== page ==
alexa Serum immune activation markers are persistently increased in patients with HIV infection after 6 years of antiretroviral therapy despite suppression of viral replication and reconstitution of CD4+ T cells.
Infectious Diseases

Infectious Diseases

Journal of AIDS & Clinical Research

Author(s): French MA, King MS, Tschampa JM, da Silva BA, Landay AL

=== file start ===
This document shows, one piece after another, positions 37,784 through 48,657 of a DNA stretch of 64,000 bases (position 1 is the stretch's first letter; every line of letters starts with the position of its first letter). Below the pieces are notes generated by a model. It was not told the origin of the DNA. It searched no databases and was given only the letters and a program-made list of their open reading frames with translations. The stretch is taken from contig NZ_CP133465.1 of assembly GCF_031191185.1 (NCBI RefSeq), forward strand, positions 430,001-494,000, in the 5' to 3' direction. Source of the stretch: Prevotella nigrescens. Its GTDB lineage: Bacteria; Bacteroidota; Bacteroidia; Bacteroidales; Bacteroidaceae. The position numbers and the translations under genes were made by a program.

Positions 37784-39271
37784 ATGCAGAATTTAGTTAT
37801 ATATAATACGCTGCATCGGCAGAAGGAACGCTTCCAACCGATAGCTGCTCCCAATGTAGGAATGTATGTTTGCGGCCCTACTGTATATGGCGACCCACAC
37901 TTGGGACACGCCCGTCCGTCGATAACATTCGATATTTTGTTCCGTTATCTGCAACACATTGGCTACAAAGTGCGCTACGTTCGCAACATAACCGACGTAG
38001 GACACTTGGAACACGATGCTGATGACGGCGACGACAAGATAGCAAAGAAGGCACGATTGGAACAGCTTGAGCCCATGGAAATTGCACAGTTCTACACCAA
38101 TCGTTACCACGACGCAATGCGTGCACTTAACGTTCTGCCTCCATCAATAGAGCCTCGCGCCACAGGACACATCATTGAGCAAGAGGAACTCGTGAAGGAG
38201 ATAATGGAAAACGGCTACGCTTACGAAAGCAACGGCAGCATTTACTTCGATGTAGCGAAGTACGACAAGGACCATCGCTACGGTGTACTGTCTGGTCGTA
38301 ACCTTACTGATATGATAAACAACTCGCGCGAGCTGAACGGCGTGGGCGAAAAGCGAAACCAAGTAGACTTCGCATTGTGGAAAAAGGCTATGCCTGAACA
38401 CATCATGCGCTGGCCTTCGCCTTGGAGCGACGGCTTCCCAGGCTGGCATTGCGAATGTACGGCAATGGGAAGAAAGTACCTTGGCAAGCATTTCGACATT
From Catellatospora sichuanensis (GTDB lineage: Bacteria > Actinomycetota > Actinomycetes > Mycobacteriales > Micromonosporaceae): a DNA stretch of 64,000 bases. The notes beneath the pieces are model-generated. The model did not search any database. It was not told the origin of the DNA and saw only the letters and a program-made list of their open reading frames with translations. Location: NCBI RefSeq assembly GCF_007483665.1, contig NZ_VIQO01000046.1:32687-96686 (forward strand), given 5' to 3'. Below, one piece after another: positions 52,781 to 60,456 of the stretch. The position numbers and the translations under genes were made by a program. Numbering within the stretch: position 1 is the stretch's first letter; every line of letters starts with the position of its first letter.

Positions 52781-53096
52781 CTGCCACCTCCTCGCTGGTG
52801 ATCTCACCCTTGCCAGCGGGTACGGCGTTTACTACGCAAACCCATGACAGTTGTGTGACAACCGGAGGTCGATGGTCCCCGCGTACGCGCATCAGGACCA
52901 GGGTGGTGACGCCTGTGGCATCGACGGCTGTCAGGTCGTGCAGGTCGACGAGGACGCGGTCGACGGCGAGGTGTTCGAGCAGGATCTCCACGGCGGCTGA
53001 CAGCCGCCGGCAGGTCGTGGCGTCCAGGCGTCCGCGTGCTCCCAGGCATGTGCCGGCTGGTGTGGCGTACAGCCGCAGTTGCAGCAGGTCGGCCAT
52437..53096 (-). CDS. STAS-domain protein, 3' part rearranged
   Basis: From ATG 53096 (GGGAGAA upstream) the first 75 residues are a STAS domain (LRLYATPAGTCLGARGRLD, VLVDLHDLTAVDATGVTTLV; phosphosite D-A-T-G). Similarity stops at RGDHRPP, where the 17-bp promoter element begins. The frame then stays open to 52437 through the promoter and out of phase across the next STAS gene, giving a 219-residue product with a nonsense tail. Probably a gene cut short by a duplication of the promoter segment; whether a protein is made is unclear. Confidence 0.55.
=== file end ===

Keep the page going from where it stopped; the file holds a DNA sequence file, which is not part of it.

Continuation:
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Abstract The effect of long-term antiretroviral therapy on serum immune activation markers was assessed in a cohort of 63 patients before and after 6 years of boosted lopinavir-based antiretroviral therapy. High levels of most markers were associated with lower CD4(+) T cell counts at baseline and at year 6, with the exception of soluble cytotoxic T lymphocyte antigen-4 (sCTLA-4); high levels of sCTLA-4 were associated with higher CD4(+) T cell counts at year 6. Abnormalities of serum immune activation markers persisted after 6 years of ART but probably had different causes. Further investigation of the clinical usefulness of assaying immunoglobulin A, neopterin, and sCTLA-4 levels to assess the effectiveness of treatments for human immunodeficiency virus (HIV) disease are warranted. This article was published in J Infect Dis and referenced in Journal of AIDS & Clinical Research

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